ACRP Synthesis 66: Lessons Learned from Airport Sustainability Plans
There are thousands of small, nonhub, reliever, and general aviation airports that might want to develop a program of sustainable practices to enhance their economic, operational, environmental, and social interests, but lack the expertise and resources, both financial and labor, to develop and implement sustainability programs. Some smaller commercial airports received Airport Improvement Program funding to hire external consultants and launch projects that would have been otherwise prohibitively expensive. Other smaller airports may already have adopted “sustainable” practices without having adequate funding to develop a comprehensive sustainability plan.
Although the ad hoc initiatives are noteworthy and are moving airports toward embracing sustainability as a core planning and operational concept: (1) there is a lack of information on how airports define sustainability and how they are managing programs long term; (2) there is little data on whether airports are successfully implementing commitments outlined in sustainability plans; (3) more information is needed on barriers and aids to implementation; and (4) it is not clear whether comprehensive airport sustainability plans are more beneficial than implementing projects on an ad hoc basis. The objective of this research is to provide information that addresses these problems to meet the needs of airport leadership and employees considering, developing, or implementing sustainability plans. Information used in this study was acquired through a review of the literature, a survey, and interviews with airport operators.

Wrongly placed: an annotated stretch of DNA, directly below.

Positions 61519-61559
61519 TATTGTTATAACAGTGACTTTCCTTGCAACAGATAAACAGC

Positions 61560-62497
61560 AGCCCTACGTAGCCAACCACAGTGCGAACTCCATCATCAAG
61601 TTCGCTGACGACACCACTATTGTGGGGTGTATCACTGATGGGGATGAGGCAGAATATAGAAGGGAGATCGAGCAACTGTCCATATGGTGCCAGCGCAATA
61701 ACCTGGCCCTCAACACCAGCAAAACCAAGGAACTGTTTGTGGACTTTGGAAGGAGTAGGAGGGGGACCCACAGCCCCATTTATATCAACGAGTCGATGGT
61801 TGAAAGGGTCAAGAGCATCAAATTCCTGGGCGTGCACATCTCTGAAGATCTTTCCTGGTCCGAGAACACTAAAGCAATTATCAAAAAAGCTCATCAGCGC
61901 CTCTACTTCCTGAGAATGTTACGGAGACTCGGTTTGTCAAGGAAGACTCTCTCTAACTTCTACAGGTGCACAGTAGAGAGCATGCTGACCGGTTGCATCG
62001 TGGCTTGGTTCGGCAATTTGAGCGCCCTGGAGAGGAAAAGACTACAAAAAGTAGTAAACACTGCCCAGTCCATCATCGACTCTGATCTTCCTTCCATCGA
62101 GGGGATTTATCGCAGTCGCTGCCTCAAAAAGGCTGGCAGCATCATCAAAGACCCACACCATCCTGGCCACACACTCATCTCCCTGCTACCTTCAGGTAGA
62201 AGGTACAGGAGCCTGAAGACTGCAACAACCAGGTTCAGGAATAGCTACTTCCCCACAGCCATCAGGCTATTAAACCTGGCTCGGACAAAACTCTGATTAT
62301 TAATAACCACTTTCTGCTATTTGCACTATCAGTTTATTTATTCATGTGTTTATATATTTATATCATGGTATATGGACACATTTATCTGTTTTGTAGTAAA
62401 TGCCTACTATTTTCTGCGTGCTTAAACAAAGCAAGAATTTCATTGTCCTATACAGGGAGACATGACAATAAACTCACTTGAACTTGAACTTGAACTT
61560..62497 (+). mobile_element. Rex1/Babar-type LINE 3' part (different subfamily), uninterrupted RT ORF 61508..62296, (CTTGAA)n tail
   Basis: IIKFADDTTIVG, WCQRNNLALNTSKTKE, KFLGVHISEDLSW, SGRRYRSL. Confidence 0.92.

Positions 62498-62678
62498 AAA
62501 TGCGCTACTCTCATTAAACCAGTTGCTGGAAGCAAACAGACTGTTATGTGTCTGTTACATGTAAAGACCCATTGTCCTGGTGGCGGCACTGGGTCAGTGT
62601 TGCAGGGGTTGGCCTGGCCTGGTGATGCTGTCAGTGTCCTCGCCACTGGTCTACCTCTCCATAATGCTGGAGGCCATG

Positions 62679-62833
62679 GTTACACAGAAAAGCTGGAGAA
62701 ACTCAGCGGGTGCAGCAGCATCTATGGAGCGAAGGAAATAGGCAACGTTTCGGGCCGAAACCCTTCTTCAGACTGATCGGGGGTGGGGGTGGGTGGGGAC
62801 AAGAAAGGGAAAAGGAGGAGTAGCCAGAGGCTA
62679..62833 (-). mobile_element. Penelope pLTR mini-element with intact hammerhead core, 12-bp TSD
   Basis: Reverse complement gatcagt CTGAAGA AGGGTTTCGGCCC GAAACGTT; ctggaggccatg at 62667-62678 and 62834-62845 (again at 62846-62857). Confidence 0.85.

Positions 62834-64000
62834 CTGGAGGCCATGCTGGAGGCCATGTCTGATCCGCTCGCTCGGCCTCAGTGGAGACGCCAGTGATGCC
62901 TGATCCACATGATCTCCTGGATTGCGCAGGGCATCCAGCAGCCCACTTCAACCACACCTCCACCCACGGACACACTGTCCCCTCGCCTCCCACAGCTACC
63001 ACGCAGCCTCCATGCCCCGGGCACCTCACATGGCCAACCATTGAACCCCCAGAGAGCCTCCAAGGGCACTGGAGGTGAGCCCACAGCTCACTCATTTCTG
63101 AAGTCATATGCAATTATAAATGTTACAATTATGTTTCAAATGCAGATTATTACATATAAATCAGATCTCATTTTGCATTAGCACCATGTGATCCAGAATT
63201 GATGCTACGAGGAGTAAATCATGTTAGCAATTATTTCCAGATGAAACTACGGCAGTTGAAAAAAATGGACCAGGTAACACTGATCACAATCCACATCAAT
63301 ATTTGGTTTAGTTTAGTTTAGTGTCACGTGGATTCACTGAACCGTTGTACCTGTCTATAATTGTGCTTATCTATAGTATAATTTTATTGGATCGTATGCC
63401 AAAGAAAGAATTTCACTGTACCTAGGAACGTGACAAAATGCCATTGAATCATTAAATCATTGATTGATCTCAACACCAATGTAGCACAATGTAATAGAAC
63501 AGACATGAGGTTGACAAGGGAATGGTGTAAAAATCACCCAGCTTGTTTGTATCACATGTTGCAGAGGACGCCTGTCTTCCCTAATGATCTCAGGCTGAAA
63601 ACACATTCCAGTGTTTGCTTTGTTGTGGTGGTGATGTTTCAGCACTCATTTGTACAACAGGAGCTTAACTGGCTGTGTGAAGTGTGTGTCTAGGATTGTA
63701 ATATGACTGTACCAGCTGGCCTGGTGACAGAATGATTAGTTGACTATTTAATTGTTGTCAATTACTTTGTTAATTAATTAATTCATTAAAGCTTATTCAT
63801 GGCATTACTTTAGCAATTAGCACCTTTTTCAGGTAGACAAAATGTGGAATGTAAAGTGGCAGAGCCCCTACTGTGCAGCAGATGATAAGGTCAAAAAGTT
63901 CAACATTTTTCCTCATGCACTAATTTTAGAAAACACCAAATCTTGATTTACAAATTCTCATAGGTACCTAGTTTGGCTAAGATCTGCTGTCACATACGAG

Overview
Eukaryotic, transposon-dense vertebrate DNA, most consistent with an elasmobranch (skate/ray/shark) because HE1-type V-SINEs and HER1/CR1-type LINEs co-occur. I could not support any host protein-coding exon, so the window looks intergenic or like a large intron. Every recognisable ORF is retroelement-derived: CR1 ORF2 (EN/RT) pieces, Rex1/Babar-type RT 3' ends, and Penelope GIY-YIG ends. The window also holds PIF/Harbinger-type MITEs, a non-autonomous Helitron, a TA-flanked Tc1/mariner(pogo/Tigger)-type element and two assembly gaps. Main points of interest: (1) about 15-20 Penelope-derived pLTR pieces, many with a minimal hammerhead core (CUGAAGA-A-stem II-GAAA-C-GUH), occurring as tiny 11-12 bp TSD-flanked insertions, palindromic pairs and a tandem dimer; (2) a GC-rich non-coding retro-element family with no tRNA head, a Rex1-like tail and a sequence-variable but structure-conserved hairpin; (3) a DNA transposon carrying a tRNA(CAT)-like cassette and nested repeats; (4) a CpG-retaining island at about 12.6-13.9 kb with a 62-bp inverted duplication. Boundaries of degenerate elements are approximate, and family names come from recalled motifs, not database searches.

PublisherTransportation Research Board of the National Academies
CreatorMartin-Nagle, R., et al.
SponsorFederal Aviation Administration
Martin-Nagle, R. & Klauber, A. (2015.). ACRP Synthesis of Airport Practice 66: Lessons Learned from Airport Sustainability Plans. Transportation Research Board of the National Academies of Sciences, Engineering, and Medicine, Washington, D.C.